Primatology is the study of the behavior, biology, evolution, and taxonomy of nonhuman primates. Primatologists are united by a common interest in study subjects, but not necessarily by uniformity in academic training. Strong intellectual traditions in primatology emerged after World War II in the US and Canada, Western Europe, and Japan. In the US, primatologists are usually trained as psychologists, anthropologists, or, less often, biologists or zoologists. Training affects the research questions asked, the research setting, and, to some extent, possible career paths. Practicing primatologists benefit from skills acquired in advanced training in anthropology, biology, psychology, and philosophy. Primatologists work in a variety of settings including universities, primate research centers, laboratories, sanctuaries, and zoos. Famous primatologists include Jane Goodall, Birute Galdikas, Dian Fossey, and Frans de Waal.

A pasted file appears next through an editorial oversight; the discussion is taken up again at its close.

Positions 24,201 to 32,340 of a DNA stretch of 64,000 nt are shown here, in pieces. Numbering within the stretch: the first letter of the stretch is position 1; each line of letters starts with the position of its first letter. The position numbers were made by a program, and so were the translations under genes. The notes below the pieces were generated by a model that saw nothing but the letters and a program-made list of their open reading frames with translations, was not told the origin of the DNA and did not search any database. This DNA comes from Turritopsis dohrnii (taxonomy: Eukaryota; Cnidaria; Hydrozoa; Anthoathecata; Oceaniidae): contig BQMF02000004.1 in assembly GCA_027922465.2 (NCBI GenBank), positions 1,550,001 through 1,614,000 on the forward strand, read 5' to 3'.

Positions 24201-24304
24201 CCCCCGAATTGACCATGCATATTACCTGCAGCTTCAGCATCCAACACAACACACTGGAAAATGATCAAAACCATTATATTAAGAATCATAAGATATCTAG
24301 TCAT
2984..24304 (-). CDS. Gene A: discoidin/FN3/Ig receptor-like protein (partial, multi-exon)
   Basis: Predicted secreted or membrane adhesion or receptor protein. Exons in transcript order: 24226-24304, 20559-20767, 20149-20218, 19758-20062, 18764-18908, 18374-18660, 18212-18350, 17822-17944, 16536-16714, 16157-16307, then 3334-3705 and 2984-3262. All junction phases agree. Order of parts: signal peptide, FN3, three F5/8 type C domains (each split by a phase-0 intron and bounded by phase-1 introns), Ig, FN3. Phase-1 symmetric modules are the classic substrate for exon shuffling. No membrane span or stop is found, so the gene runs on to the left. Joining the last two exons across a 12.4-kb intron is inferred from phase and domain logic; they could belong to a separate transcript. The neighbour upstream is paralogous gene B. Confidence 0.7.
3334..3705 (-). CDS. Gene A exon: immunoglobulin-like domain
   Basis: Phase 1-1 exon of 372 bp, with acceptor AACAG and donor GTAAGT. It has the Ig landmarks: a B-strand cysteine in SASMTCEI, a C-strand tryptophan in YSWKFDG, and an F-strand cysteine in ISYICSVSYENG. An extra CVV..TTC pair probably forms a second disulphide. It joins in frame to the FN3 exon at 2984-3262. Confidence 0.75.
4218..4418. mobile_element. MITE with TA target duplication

For further information on primatology from other sources, visit our Primatology Links page.
Flowery Branch native to study primates in Peru West Hall graduate to conduct her research in AmazonPBE Program Featured In Observer Story
http://cwuobserver.com/5742/news/chimpanzee-sanctuary-northwest-allows-students-to-continue-hands-onDr. Sun And Co-authors' Article Published In PLOS ONE
Wang X, Sun LX, Li JH, Xia DP, Sun BH, Dao Z. 2015. Collective Movement in the Tibetan Macaques (Mac